The Auroral Borealis Oval refers to the ring above the Earth’s geomagnetic North Pole, in which the Aurora Borealis is visible. The Aurora Borealis is usually visible between 65 degrees and 70 degrees North latitudes, but strong solar storms may cause the Auroral Oval to expand at its stellar display of lights to be visible from latitudes further south from the North Pole. The following are some places from which the Aurora Borealis is regularly visible:
Fairbanks, Alaska, US – The city of Fairbanks and the nearby Manley Hot Springs in Alaska are two of the best places in the US to watch the breathtaking display of the Northern Lights.
Jasper, Alberta, Canada – Camping out in the 4,200 square-mile Jasper National Park is one of the best places to view the Northern Lights. Yellowknife (Northwest Territories) and Whitehorse (Yukon) are two other great places to see the Aurora Borealis.
Svalbard, Norway – The island of Svalbard is located between mainland Norway and the North Pole. This makes it one of the northernmost places to view the Northern Lights.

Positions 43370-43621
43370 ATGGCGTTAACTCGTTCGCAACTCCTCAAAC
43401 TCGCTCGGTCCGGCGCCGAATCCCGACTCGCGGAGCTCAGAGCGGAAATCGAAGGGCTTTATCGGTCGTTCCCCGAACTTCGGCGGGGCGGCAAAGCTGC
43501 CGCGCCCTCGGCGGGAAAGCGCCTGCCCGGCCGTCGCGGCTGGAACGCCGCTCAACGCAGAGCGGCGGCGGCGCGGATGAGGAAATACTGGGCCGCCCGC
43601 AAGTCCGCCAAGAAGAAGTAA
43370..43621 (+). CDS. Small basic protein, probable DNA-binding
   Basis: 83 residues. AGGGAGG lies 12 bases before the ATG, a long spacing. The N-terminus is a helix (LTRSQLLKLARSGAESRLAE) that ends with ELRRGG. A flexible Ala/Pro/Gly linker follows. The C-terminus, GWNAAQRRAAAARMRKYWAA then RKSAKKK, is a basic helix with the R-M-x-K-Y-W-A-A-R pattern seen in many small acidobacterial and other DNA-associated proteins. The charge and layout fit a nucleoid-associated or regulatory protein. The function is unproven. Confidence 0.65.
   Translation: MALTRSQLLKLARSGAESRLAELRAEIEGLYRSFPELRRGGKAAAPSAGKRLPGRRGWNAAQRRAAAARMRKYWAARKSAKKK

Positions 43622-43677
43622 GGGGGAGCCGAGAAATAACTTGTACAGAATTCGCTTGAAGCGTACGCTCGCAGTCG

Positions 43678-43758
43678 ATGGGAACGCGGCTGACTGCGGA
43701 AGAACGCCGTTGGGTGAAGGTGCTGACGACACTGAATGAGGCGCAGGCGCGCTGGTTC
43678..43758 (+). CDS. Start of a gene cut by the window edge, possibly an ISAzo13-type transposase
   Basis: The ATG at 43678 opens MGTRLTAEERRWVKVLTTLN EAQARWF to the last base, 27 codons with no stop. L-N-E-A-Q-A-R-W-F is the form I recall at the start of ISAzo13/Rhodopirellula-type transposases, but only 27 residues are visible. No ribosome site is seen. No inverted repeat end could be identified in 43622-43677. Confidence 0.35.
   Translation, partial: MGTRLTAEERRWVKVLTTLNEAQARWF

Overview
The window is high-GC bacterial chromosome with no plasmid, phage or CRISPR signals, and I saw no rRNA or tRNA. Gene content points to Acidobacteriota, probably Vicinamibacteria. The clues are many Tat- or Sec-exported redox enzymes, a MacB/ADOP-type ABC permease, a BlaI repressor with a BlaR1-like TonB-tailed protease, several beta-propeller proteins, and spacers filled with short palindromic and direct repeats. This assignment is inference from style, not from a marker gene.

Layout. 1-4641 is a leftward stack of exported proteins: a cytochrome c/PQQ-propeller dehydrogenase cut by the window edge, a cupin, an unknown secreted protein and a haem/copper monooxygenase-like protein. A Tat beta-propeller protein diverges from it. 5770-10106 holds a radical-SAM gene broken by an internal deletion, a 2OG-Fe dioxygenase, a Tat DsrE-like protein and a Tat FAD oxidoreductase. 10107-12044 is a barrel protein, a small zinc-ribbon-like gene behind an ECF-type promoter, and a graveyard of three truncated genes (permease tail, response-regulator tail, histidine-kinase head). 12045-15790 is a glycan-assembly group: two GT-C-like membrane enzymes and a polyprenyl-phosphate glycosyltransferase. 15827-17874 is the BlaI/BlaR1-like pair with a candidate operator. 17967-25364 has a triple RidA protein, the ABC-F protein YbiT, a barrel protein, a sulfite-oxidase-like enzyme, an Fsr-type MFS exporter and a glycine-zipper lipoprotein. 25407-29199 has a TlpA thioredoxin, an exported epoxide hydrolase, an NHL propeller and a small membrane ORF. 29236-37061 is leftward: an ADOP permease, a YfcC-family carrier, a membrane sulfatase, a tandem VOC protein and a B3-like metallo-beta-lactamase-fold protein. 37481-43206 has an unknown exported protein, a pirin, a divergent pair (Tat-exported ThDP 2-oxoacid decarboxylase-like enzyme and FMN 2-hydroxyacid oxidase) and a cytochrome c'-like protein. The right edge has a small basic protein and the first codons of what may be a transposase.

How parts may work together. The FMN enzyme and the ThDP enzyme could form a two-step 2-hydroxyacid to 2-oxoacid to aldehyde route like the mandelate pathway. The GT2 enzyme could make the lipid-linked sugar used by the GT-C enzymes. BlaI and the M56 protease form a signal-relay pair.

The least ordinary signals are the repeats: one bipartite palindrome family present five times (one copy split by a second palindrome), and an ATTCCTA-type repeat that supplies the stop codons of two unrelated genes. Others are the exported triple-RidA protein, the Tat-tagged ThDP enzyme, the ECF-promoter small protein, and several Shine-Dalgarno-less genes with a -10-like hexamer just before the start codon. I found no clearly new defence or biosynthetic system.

Ivalo, Finland – Right at the heart of Lapland, on the banks of Ivalo River, is Ivalo village, one of the dreamy places in Finland that offers the best views of the Aurora Borealis.
Kangerlussuaq, Greenland – Almost all of Greenland is great for Arsarnerit (Aurora Borealis) viewing. Kangerlussuaq connects the rest of the country with the outside world.
Abisko, Sweden – The serene Abisko National Park and the Aurora Sky Station observatory on Mount Nuoljais are great places to view the Northern Lights.
West Fjords, Iceland – The West Fjords, the peninsular outcrop is one of the northernmost points in Iceland and one of the best to view the Northern Lights from.
Galloway Forest Park, Scotland – The Northern Lights do not always put up an appearance in Scotland but when they do Galloway Forest Park is the place to be.